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Monday, 10 June, 2002, 15:31 GMT 16:31 UK
Workplace wars: Redundancy and redress
Employment Agency
A quarter of tribunal applicants are jobless afterwards
The number of complaints taken to employment tribunals has trebled in the last decade. So how well does the grievance system serve workers who decide to fight for their jobs?

In a BBC Radio 4 investigation - 'Rochdale, Redundancy and Redress' - Liz Carney examines conflict in the workplace through the case files of a Greater Manchester law centre.

Rochdale is a town which has lost many jobs through the decline of the big textile companies. Its employment opportunities are now increasingly found in small service and leisure businesses.

Like the rest of the UK, Rochdale has also seen a steady growth in the number of complaints being taken to employment tribunals - the courtroom-like mechanism for dealing with workplace disputes.

Steve Hynes, a specialist employment adviser at Rochdale Law Centre, said: "It's the classic town where you have a lot of small to medium employers that unfortunately disproportionately end up in employment tribunals.

Steven Hynes
Steven Hynes represents those with workplace grievances
"It's primarily because they don't have good industrial relations procedures and they often don't have unions within the workplace."

Mr Hynes represents workers who feel they have been discriminated against or unfairly dismissed.

His landmark case was that of accountant Carole Coe who won 40,000 when it was successfully argued her company had wrongly denied her maternity rights.


I picked up the telephone directory and hunted to find anyone who could help me

Carole Coe
Ms Coe had been earning 23,000 a year at snack food firm TG Snacks Ltd for nearly 12 months when she became pregnant and was diagnosed with cervical cancer. After the birth of her daughter, she went to see her managing director to discuss her treatment plan.

"I left my sick note with him and he said to me: 'I really hope everything goes well Carole and we will see you in six months' time.

"After successful chemotherapy treatment, I was discharged. I took my little girl home, I opened the door and we found a letter from my employer with my P45 inside.

"The letter explained that the fact I had not returned to work following my maternity leave resulted in my employment being terminated and the company 'wished me well for the future'.

Life insurance scrapped

"I was in disbelief, in shock. I picked up the telephone directory and hunted to find anyone who could help me."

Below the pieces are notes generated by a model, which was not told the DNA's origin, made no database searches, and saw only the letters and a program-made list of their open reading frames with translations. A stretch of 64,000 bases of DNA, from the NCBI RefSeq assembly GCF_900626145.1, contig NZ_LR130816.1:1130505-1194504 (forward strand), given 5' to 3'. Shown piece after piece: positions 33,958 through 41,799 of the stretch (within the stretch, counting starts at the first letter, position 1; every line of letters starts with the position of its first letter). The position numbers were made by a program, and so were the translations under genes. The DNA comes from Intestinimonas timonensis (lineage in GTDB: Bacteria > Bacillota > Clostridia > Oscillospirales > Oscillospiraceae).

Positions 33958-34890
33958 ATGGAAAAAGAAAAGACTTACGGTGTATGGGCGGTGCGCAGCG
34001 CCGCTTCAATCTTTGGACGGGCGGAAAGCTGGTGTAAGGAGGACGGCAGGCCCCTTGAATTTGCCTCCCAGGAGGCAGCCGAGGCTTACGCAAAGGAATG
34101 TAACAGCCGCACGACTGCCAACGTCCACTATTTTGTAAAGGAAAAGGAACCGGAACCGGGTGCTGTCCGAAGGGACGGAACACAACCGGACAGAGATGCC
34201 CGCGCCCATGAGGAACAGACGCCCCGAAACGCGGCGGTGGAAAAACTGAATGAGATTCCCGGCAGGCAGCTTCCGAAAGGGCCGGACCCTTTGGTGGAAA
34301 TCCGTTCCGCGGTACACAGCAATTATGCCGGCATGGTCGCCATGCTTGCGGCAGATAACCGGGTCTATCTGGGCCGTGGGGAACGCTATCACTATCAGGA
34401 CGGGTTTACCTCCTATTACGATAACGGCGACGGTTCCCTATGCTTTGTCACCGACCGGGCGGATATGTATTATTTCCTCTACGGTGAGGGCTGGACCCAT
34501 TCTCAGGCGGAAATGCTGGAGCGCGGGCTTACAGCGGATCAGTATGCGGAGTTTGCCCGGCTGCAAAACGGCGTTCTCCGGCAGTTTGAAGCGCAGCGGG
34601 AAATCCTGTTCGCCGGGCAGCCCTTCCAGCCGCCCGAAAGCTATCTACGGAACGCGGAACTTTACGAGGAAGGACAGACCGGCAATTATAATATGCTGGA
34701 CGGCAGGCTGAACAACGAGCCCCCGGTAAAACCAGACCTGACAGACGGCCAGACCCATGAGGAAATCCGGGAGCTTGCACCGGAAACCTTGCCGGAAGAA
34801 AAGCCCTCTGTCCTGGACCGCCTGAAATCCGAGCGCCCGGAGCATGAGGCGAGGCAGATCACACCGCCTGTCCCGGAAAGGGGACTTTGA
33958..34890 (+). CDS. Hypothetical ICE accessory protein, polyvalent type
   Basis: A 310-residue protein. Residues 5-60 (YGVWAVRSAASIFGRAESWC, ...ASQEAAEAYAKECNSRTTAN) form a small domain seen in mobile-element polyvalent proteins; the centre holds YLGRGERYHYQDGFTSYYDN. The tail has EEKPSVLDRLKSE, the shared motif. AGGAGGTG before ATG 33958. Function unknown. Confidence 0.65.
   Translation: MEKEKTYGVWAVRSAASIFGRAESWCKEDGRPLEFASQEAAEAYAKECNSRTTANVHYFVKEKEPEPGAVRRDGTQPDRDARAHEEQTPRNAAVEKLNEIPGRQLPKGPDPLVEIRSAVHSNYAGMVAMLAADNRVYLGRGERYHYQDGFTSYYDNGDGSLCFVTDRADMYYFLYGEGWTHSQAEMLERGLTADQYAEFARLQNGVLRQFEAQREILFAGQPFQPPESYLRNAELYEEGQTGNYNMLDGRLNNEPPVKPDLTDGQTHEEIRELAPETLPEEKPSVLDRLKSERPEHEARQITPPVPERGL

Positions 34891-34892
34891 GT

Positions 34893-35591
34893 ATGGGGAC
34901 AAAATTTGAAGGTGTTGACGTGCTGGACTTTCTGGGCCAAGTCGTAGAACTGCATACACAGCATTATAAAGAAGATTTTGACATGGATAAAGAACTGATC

Two years after she lodged her claim through the Rochdale Law Centre, Ms Coe was compensated not only for her loss of earnings, but for injury to her feelings.

But the tribunal did not compensate her for the loss of a crucial part of her employment package - a life insurance policy, worth 80,000.

Ms Coe said: "The moment that TG Snacks terminated my employment, my life insurance was null and void. They could have transferred it to me but they didn't.

"After being diagnosed with a terminal illness I have not been able to find any insurance company that will take me on."

No 'compensation culture'

TG snacks was later closed down by its parent company, which was then bought out by another firm. They said they had no direct knowledge of Ms Coe's case.


Often the loss of a job just cannot be compensated for by what someone might gain from a tribunal or negotiated settlement

Steve Hynes
Six years on, the repercussions are still huge - without life insurance Ms Coe cannot get a mortgage and has difficulty getting loans. Furthermore - like nearly a quarter of those who go to a hearing - she found herself unemployed at the end of the case.

"I was approaching agency after agency. I'd go through the application process, I'd go through interviews, but there'd be no follow up.

"It is much easier for them to place someone without a history, without any issues that it's not in their interest to take on."

As the number of applications to tribunals soar, Mr Hynes argues that for people coming through the modest doors of the Rochdale Law Centre, the reality of redress is far from the popular "compensation culture" myth.

"Often the loss of a job just cannot compensated for by what someone might gain from a tribunal or negotiated settlement.

"When the employment tribunal was set up it was envisaged by the government that there would be many more reinstatements and re-engagements.

"It was thought the relatively informal procedures of the employment tribunal would facilitate that, but it's not actually happened."

The BBC Radio 4 investigation, Rochdale, Redundancy and Redress will be broadcast at 2000 BST on Monday 10 June.

Workplace woes

Women and equal pay

Older people

Race

Disability

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See also:

25 Oct 01 | Business
05 Sep 01 | UK Politics
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